Miami – Hurricane Ian has made landfall in south western Florida as a major category four storm and has been considered the worst in 100 years in western Florida.
As of 2pm NZtime today, Ian had winds strong enough to completely destroy homes.
Ian had sustained winds of 240kmh at landfall, stronger than any storm system that could ever impact New Zealand, WeatherwatchNZ says.
Five hours later and over central inland Florida Ian had weakened to a category three storm, but still has sustained winds of 185kmh. Again, stronger than anything NZ could ever experience.
WeatherwatchNZ head forecaster Philip Duncan says the only time New Zealand records winds over 200kmh is with gusty winds interacting with the tops of the mountains and ranges. Even then it’s rare.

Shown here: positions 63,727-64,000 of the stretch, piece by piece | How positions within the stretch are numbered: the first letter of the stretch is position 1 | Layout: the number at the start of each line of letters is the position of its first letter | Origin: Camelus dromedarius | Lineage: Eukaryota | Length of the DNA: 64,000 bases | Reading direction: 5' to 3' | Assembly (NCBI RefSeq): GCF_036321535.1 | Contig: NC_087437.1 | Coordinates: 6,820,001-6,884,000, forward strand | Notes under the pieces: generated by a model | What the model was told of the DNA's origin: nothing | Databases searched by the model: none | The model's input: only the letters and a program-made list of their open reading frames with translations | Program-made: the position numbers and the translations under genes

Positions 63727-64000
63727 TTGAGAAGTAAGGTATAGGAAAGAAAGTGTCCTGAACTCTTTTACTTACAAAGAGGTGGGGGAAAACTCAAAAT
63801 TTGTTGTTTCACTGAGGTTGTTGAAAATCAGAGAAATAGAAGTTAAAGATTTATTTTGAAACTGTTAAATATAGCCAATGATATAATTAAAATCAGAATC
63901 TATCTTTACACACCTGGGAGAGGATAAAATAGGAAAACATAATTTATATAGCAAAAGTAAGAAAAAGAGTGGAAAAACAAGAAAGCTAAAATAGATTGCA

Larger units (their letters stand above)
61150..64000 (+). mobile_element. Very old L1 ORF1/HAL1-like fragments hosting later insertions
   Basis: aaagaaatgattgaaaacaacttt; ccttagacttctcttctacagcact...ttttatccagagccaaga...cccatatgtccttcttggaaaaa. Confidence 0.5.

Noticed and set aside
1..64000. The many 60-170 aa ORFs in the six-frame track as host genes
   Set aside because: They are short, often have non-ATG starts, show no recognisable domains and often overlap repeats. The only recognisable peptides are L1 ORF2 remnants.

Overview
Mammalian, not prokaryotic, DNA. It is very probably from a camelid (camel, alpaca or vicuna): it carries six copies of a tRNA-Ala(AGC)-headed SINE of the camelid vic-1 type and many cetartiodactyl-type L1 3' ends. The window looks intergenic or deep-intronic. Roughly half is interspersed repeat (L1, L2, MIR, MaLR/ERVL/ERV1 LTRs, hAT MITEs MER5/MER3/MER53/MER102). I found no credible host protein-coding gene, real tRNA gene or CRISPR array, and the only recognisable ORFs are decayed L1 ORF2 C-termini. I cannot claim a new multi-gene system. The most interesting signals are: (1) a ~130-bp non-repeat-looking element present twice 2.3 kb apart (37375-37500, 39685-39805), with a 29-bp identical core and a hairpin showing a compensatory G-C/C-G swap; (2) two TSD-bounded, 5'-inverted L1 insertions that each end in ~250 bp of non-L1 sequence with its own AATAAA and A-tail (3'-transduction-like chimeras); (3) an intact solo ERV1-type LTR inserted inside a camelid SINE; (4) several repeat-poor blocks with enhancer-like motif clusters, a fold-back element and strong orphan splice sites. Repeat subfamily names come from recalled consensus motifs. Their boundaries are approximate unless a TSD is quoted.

“To have sustained winds at sea level well above our maximum gusts on our mountain tops really shows how major this storm is for Florida”.
Duncan also says the storm surge in parts of Florida has now exceeded four metres of rain.
“In New Zealand our Civil Defence orders people off beaches when we have a coastal tsunami of just 20cm or less. While a tsunami and a hurricane’s storm surge are two different beasts, it does highlight how major Ian is.”
Most hurricanes hit Florida from the east or south east. This storm came in from the Gulf of Mexico side to the west, which makes it historic.
Tampa, the biggest city in the west, hasn’t had a storm this big for over 100 years.